State Senator Michael Gianaris is now accepting entries for his annual Thanksgiving Day Showcase.
Young people from kindergarten to sixth grade from across the district can submit an essay, poetry, artwork or other creative depiction showing what they are thankful for this time of the year.
“This year has been so difficult in so many ways, and this annual program is, I hope, a small sense of normal for families in our community,” Gianaris said. “During these challenging times, it is important to reflect on that for which we are grateful.”
With schools officially reopened at least partially, local groups are helping students get ready for the new year.
Last week, Woodside on the Move teamed up with Mount Sinai Queens and State Senator Michael Gianaris for a school supply drive.
“COVID-19 is an unprecedented crisis,” the state senator said, “but Queens has risen to the challenge and our neighbors have answered the call of those in need.”
Michael Vaz, executive director of Woodside on the Move, joined Gianaris and Caryn Schwab, executive director of Mount Sinai Queens, at the drive.
“Working with a school age population is challenging in these unique times,” he said, “but through partnership with Senator Michael Gianaris and Mount Sinai, we are ensuring that all young people in our community have the school supplies they need to succeed.”
Acting Borough President Sharon Lee is looking for two dedicated parent volunteers to fill two vacant positions on Community Education Council District 30.
Lee is accepting applications from education-minded individuals until Friday, August 7.
CEC 30, which includes Sunnyside, Woodside, Jackson Heights, East Elmhurst, Astoria and Long Island City, is responsible for advising and commenting on educational policies and providing input to Schools Chancellor Richard Carranza.
Each CEC oversees elementary and middle schools in their respective community school district. There are seven community school districts in Queens.
CEC members meet for public meetings every month, and visit schools to see what their educational needs are. They also review the district’s educational programs, approve zoning lines, and submit a capital plan to the chancellor after holding public hearings.
The CEC membership application is available online here and can be returned by email to email@example.com.
On Tuesday night, the New York City Council voted to pass the $88 billion budget for Fiscal Year 2021.
For weeks, advocates marching and protesting across the city have called for defunding the NYPD by at least $1 billion. The demonstrations have resulted in an occupation of City Hall Park, where activists called on the City Council to decrease the police budget significantly.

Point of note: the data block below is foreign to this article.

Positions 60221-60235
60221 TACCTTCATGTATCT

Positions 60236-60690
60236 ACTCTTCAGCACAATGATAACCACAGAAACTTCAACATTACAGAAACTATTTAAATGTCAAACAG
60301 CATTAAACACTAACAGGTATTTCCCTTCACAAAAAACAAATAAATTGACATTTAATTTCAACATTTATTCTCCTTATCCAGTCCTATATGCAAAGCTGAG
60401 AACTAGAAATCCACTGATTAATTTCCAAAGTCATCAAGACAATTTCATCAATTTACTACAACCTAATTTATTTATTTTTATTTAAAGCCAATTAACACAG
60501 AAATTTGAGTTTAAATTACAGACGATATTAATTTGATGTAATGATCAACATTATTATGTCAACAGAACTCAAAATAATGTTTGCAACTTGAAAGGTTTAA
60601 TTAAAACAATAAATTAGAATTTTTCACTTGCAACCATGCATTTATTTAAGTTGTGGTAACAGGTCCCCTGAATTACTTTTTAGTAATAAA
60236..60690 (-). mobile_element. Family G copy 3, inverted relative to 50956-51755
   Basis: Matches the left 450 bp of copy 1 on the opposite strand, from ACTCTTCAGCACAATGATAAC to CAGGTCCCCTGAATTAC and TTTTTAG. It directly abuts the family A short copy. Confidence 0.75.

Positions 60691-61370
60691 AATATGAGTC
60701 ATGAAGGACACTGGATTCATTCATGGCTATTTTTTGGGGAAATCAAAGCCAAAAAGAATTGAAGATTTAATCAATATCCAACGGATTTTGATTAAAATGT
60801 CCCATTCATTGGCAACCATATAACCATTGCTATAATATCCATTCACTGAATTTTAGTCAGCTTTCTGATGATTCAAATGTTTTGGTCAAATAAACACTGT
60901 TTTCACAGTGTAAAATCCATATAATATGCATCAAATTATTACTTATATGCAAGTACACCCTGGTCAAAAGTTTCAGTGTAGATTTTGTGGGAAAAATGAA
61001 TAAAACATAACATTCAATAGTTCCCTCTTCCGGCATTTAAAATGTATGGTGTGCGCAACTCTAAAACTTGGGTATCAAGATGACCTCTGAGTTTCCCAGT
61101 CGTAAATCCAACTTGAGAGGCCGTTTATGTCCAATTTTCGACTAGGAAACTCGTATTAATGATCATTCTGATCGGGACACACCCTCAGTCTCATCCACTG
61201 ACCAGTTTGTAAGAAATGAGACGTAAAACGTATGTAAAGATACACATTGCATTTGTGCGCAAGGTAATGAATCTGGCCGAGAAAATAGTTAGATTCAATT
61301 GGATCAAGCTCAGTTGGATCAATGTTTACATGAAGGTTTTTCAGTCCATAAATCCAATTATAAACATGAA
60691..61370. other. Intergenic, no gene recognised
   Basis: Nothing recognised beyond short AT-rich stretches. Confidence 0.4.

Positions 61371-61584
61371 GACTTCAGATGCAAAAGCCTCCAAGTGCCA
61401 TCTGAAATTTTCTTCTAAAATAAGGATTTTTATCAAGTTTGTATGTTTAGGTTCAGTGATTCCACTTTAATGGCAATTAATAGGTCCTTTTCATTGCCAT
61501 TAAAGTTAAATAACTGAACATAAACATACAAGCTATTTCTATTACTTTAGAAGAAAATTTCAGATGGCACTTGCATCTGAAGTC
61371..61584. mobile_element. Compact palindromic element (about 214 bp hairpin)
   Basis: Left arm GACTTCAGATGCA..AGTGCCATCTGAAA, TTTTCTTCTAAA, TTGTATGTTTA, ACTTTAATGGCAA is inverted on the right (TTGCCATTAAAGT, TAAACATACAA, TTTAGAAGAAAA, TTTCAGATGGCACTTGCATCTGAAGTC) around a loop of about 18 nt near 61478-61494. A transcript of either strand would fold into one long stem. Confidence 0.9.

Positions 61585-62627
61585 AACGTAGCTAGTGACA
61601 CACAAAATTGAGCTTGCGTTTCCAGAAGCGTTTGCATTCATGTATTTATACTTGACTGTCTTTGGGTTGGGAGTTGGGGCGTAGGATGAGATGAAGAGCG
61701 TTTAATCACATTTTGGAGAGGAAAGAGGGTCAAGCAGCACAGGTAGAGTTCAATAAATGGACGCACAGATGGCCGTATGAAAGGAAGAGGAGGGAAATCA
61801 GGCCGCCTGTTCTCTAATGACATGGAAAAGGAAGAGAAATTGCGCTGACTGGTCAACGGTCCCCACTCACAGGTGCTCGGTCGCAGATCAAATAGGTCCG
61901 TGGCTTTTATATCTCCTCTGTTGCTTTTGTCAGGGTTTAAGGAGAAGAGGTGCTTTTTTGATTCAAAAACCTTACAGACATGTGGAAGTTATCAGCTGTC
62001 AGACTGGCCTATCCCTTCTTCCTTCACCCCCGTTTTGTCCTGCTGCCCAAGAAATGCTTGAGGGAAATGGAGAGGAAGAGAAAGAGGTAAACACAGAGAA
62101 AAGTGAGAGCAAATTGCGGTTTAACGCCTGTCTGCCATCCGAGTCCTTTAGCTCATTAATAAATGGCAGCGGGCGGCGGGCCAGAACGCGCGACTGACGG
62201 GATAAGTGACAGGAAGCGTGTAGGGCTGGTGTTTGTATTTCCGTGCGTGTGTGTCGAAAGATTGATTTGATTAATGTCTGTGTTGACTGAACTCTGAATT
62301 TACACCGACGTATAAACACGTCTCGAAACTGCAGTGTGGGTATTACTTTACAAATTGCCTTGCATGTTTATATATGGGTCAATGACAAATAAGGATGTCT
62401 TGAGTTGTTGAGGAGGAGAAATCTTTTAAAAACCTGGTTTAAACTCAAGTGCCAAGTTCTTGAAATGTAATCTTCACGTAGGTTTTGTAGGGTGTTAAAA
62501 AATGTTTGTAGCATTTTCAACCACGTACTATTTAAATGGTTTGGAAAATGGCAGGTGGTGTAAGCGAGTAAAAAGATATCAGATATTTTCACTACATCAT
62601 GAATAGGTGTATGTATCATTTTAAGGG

However, as City Council Speaker Corey Johnson later admitted, negotiations for the $1 billion in cuts fell short.
When the vote for the budget came, 37 members voted in favor, while 12 voted against. Sunnyside Councilman Jimmy Van Bramer was one of the no votes.
“The people have demanded a real $1 billion cut to the NYPD, but also a reimagining of public safety in this city,” he explained in a statement. “Sadly, the most historic part of this budget is how it fails to meet the moment.
“As a person who benefits from white privilege, I have a particular obligation to meet this moment and to use my power and privilege to end white supremacy and a police state that brutalizes black and brown bodies,” he added.
Van Bramer noted that over $350 million of the cut is through overtime reduction goals. However, he said based on history, the reduction is more of a “suggestion” because NYPD blows through overtime numbers.
The councilman added that the budget should have eliminated more cadet classes and actively reduced the headcount of uniformed officers.
On moving school safety officers out of the NYPD to the Department of Education budget, Van Bramer said those changes happen over two years, and does nothing for students who feel over-policed and criminalized.
“It’s not a cut,” he said. “We should have gone much further and invested more in education and programs that build up communities.”
After a concerted push by community board leaders, elected officials and school administrators, the Department of Transportation has finally installed an all-way stop sign at the intersection.
As you know, this corner is not only near St. Sebastian’s Catholic Academy, but PS 11, Doughboy Park and other schools nearby. Cars often use 57th Street to cut through Woodside down from Queens Boulevard.
Thanks to advocacy from residents, this intersection will be a little safer for everyone to cross.
On June 18 New York City Council Majority Leader Jimmy Van Bramer honored the academic excellence of PS 199’S 5th grade graduates in Sunnyside. Pictured above, Van Bramer is joined by students Isabelle Quan and Natalie Sheehan.